Are Indoor Plants Potentially Harmful If Kept In The Bedroom?
If you buy something using the retail links in our articles, sometimes we earn a small affiliate commission. This does not impact the products we recommend.
For all the benefits that houseplants are acknowledged to provide, one question that continues to persist is whether indoor plants become harmful at nighttime?
Whilst researching to help definitively answer this question it became apparent that the broad intent when searching this query on Google was to understand a little bit more about the gaseous exchange that occurs in plant tissues. And in particular the absorption and production of carbon dioxide.
They were less concerned about plants becoming harmful by going on the attack under the cover of darkness ala ‘The Day of the Triffids’.
It’s well known that during daylight hours chlorophyll in plant tissues converts light energy and water, via the process of photosynthesis, into sugars and oxygen. The sugars help the plant to grow whilst the oxygen is emitted into the atmosphere as a byproduct.
The uncertainty over whether houseplants are harmful at night is founded in the fact that in the absence of light, plants are unable to produce oxygen yet continue to respire and release carbon dioxide.
It’s this carbon dioxide production that has many folks looking for assurance that it’s safe keeping indoor plants in the bedroom and that no ill effects will be suffered by sleeping next to them.
Fortunately for all nature lovers the concern that indoor plants elevate carbon dioxide to an unhealthy level during the night is unfounded.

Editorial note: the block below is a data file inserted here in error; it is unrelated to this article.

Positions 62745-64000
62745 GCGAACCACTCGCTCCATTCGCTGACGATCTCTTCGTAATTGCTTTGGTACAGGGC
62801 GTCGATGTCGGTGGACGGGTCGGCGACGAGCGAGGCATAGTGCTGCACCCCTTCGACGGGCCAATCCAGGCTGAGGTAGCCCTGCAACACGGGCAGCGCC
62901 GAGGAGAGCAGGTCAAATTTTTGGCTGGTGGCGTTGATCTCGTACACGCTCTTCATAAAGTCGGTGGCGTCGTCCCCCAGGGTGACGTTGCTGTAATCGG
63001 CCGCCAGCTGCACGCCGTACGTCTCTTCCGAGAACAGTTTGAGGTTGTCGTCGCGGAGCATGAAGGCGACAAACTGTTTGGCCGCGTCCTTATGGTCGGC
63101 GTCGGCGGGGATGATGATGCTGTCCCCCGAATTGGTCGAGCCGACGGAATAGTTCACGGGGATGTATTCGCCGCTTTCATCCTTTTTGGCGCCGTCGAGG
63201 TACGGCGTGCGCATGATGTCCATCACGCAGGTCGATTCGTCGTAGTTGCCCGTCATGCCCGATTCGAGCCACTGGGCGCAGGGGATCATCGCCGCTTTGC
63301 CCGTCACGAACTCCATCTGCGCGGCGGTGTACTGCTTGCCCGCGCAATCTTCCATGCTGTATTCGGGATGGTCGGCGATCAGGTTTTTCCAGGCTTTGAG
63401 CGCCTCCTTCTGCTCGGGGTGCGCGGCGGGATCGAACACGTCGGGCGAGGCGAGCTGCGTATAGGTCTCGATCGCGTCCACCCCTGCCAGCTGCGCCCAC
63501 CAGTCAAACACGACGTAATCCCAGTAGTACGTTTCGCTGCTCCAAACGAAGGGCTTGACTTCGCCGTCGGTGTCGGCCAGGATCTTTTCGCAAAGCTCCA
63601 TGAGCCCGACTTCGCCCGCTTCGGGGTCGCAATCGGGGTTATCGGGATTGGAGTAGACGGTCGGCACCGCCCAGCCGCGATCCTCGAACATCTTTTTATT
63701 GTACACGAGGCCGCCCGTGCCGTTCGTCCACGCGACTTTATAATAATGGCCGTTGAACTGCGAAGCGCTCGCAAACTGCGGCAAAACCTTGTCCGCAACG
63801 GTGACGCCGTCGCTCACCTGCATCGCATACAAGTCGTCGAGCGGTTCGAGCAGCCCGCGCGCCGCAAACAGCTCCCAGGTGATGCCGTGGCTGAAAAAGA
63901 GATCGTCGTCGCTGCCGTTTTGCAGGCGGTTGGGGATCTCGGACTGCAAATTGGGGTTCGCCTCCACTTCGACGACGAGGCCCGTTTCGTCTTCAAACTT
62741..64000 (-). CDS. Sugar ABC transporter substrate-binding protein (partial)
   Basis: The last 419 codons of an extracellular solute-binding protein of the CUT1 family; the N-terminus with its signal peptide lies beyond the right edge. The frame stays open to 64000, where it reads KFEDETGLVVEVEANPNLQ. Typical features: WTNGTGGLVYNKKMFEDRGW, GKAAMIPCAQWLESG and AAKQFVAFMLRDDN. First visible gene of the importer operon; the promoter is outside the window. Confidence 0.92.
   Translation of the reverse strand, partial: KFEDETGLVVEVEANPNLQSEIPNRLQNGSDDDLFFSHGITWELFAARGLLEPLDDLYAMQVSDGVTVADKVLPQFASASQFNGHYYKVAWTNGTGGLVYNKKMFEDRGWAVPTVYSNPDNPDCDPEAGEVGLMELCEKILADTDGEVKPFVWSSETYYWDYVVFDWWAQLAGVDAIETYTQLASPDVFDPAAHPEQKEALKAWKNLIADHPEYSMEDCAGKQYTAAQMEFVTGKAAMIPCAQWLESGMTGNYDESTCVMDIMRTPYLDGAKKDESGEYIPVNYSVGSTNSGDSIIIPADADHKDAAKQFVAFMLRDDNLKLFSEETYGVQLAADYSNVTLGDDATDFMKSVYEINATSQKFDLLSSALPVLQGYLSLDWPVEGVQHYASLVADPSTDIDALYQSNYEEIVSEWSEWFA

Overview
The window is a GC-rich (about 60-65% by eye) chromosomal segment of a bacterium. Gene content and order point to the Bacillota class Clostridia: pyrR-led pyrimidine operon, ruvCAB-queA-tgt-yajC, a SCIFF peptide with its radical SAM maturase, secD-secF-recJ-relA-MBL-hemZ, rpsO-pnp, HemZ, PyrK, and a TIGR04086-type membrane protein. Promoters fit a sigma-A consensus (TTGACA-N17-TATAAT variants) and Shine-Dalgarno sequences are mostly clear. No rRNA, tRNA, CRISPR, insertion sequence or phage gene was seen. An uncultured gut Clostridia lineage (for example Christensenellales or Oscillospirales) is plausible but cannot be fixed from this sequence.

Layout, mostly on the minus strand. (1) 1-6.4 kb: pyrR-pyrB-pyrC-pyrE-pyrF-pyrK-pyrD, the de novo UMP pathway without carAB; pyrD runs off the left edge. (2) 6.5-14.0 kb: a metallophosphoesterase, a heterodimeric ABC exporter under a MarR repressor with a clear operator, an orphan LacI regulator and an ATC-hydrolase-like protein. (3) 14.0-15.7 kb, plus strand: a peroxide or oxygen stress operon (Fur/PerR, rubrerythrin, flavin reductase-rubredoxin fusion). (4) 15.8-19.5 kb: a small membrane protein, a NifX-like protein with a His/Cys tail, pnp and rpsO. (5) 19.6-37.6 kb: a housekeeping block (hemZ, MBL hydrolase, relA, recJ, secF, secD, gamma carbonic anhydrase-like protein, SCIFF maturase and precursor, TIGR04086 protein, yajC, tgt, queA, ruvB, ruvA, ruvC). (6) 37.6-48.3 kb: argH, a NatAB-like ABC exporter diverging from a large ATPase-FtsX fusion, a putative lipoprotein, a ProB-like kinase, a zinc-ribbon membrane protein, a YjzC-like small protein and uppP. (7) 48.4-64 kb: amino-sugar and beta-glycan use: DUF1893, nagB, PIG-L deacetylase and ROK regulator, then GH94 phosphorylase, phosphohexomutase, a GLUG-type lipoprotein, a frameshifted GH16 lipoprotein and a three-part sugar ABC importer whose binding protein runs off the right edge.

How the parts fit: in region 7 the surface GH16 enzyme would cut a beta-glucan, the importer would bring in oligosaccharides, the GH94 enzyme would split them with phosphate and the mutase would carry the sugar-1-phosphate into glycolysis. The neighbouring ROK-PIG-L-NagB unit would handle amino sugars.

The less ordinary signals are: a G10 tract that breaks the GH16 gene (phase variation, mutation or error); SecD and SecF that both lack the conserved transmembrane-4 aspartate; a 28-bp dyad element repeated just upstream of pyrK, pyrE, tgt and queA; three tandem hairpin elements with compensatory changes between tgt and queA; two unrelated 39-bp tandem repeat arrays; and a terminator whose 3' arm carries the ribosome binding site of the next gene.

How much carbon dioxide do plants emit at night?
Defining what volume of carbon dioxide is emitted by indoor plants is challenging as they absorb CO2 (photosynthesis) and release it (respiration) simultaneously.
Complicating our quest to answer how much carbon dioxide is released at night is the fact that following the loss of sunlight, absorption of CO2 doesn’t just stop instantaneously, it gradually reduces as photosynthesis slows to a halt. And as for respiration, well it continues in all cells day and night.
What we do know is that over the course of a whole day indoor plants will take in more carbon dioxide than they express. This can be proven simply by the fact that plants grow and carbon, taken from carbon dioxide, forms the main building block within their tissues.
In theory then you’ll actually be creating cleaner air by filling a room with as many plants as possible.
When looking into quantifying the influence of house plants on indoor CO2 one study discovered that when light energy is available, 1m2 of leaf surface had the effect of reducing carbon dioxide in a 1m3 enclosed space by 80% in just one hour!
Now it’s a little difficult to relate this data to a real world scenarios such as a bedroom but to give you at least some idea, 1m2 of leaf surface area is roughly equivalent to about 2 x weeping fig plants or 4 x spider plants.
So, is it unhealthy to sleep with plants in the bedroom?
It’s perfectly safe to sleep in a room full of indoor plants. In fact in addition to barely increasing the carbon dioxide concentration some plants even continue to release oxygen during hours of darkness.
Moreover desert dwelling plants, such as sansevieria, have evolved to preserve water stores and only open their stomata for gaseous exchange during the night. Oxygen is expressed out into the atmosphere following a particular type of photosynthesis called Crassulacean Acid Metabolism (CAM).
If it is carbon dioxide that has you concerned then the contribution of house plants pales into insignificance when compared to our own respiration.
As a comparison, if you’re sharing a bed with someone you love, each breath they take exhales approximately 37mg of CO2.
Scaling that up, across the period of an 8hr sleep that equates to 300g of carbon dioxide being released, a mass greater than the entire weight of many small houseplants!